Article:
End of March I sent survey to hundreds of candidates who are preparing for case interviews about how the new pandemic affected their preparation.
Here’s what one of them said:
“I feel like there is no chance that I can get a job right now.”
I wish he was the only one…
Here are some other things I’ve heard:
- “I got accepted to one consulting firm, and now am super concerned that HR will suddenly decide that they cannot have new interns right now, not in these times.”
- “Are firms still recruiting or they just go over the process as a formality?”
- “I went from ‘Oh yeah, I will prepare with Crafting Cases for my next interviews’ to ‘F*ck, let’s hope there will be any recruiting taking place this year’.”
Let’s stop for a minute and analyze the situation:
This pandemic/lockdown situation is a new thing and no one knows how to deal with it.
Not even consulting firms.
Some are delaying their recruiting, others freezing it and some others simply moving it online. The lack of uniformity between what different offices/firms are doing tells me that even to them it’s not clear what to do. They’re in uncharted territory.
You too are probably anxious as hell.
Depending on where you are, you’re closed at home, away from friends, feeling guilty that you’re not as productive in your preparation as you were before, and secretly fearing that a multi-year economic recession may destroy your chances of getting into consulting and harm your career forever.
And yes, this simply SUCKS.
If you’re thinking “Why now?”, “Why with me?” and “What the hell should I do now?”, you’re not alone.
Everyone’s harmed by a global pandemic followed by a global recession, but people making a career shift suffer more than average (and I truly hope your family is doing okay, by the way).
This is why I decided to write this guide.
Initially I thought about writing about remote interviews. (Which I did here
But when I sent out the survey, I found out candidates were concerned about 1000 other things, including:
- “Will consulting firms recruit less because of this crisis? Will it become more competitive? Are my chances of being hired lower now?”
- “If chances are indeed lower, how do I still get in? Should I try to interview as soon as possible or wait until the storm is gone? Will consulting firms even honor their offers if I manage to get one?”
- “Should I even go into consulting given the crisis to come? Or should I completely change my career strategy?”
- “How can I structure my preparation better now? Even though I have more time now, it’s hard to find the motivation to prepare when I’m locked up in a tiny apartment, away from friends and family, my attention sucked by the news and not even sure I’ll be interviewed…”
- And yes, “How to excel in video conference interviews?”
But that’s now the only thing that I noticed…
I noticed that while some candidates are seeing the glass half empty, others are seeing it half full.
I noticed people are getting OFFERS from top consulting firms even today.
And I want to address all your concerns with getting a consulting job and showing you the light at the end of the tunnel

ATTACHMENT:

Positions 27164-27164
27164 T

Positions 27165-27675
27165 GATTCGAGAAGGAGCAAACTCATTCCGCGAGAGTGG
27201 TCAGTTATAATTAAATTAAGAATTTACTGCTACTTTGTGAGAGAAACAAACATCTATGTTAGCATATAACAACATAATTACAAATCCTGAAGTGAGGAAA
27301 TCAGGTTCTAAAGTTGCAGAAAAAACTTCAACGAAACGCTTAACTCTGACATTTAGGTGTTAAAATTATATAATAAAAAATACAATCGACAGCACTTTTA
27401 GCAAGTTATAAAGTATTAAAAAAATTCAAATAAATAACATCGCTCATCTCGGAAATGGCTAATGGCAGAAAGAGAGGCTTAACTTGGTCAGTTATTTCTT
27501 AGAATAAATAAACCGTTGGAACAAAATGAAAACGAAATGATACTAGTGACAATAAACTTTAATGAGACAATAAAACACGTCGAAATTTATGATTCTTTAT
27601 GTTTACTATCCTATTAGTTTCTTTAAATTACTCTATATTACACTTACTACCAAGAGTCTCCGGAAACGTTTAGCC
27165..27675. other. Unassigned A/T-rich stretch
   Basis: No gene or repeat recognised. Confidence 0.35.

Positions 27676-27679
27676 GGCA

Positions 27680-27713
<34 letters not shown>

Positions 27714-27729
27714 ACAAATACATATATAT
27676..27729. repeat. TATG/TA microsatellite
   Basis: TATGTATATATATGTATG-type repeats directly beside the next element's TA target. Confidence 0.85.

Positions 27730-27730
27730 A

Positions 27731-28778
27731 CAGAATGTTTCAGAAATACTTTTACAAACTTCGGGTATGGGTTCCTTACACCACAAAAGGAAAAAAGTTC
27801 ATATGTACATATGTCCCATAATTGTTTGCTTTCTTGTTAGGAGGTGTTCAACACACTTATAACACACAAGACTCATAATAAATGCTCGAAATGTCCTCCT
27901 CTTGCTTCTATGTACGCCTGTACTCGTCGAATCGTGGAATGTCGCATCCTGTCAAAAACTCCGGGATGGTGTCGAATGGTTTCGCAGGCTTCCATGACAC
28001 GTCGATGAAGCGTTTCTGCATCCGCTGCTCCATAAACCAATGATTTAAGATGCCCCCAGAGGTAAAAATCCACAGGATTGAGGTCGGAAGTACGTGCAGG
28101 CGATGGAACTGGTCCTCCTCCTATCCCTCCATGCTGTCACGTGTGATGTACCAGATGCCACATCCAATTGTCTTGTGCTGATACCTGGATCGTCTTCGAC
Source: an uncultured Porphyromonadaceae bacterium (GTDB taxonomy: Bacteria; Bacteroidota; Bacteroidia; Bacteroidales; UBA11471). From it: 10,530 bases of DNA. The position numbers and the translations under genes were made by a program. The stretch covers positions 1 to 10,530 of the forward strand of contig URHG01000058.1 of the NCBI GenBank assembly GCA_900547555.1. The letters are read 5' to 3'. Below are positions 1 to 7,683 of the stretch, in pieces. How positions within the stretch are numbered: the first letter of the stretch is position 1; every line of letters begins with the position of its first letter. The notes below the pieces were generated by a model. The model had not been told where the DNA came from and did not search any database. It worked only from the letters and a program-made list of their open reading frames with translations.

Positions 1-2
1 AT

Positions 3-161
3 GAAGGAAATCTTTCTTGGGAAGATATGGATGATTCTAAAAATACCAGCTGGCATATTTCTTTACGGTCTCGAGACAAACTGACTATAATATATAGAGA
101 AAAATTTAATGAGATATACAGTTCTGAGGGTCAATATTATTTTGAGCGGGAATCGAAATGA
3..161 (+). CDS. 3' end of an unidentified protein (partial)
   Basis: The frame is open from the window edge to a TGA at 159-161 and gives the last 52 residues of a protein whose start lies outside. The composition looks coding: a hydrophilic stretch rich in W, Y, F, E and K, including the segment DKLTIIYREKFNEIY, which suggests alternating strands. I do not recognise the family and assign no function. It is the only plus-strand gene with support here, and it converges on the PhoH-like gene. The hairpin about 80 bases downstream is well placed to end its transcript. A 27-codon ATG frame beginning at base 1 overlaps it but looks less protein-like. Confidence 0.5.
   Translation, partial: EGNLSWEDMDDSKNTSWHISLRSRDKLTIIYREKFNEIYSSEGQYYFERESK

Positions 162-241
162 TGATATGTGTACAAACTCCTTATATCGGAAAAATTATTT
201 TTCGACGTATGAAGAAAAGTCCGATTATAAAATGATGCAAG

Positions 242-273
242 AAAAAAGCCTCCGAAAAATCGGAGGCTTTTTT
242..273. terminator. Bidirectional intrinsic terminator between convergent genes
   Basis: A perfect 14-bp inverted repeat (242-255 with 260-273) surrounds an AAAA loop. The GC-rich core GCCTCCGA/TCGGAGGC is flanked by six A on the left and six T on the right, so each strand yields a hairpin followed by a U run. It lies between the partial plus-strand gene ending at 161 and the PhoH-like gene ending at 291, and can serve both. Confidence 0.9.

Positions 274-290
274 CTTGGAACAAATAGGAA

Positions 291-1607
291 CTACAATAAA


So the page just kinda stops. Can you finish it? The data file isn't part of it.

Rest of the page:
I want to help you achieve your goal of working in consulting despite the current situation.
I want to show you that yes, it is a bit harder to get in right now, but that no, it’s not impossible. Some people WILL get the offer, and those are the ones who can navigate this situation better.
And I want to show you why following the consulting path may be the best thing you can do professionally right now, because:
1) Other industries are affected by the crisis too, so it’s not like it’s gonna be easy to find a good job elsewhere either.
2) Clients are not gonna run out of complex problems in need of consultants due to this situation — in fact, they’re gonna have MORE of these problems.
Consulting isn’t going anywhere in the post-corona world, and I believe amazing projects will happen in the next few years because of this situation.
And amazing projects create amazing careers.
So, let’s jump right in.
This guide is divided in 5 different “chapters”, each one addressing one type of concern you may have and showing you options to not only go through this period of uncertainty, but also showing you how to thrive.
Chapter 1: A career strategy for times of trouble will take you through my perspective on what should change and what should stay the same in your career strategy.
Most career advice is written for stable times and not for people with an interest in consulting — I’ll show you highly targeted advice for that you need right now.
Chapter 2: How consulting firms will “flatten the recruiting curve” will bust many myths that I see people having right now, including “no one will hire right now”.
I’ll show you why top consulting firms would be at existential risk if they stopped hiring for a long period of time (i.e. more than a couple months) and why they will “flatten the recruiting curve” because of this.
Chapter 3: The “Hiring Pyramid” explained will walk you through exactly how consulting firms will reduce their hiring.
People at different stages of the process are at different levels of risk, and some won’t even be affected at all due to this pandemic. Understanding the mechanics of how they think about hiring will help you position yourself for having higher chances of getting that dream offer.
Chapter 4: How to prepare effectively when you’re locked-down will show you mindsets and tactics to prepare even if you’re mildly depressed locked down in a small apartment (the reality of many today).
Trying to force-fit your old preparation habits into this new reality is a sure recipe for frustration. I’ll show you what to do instead.
Chapter 5: Positioning yourself as a great candidate will show you 4 levers unique to this situation that you can use to thrive as a candidate and that no one else is using.
Interviewers will have subtle changes in how they see and evaluate candidates, and if you’re one of the few who are aware of these changes, you’re setting yourself up for success.
A career strategy for times of trouble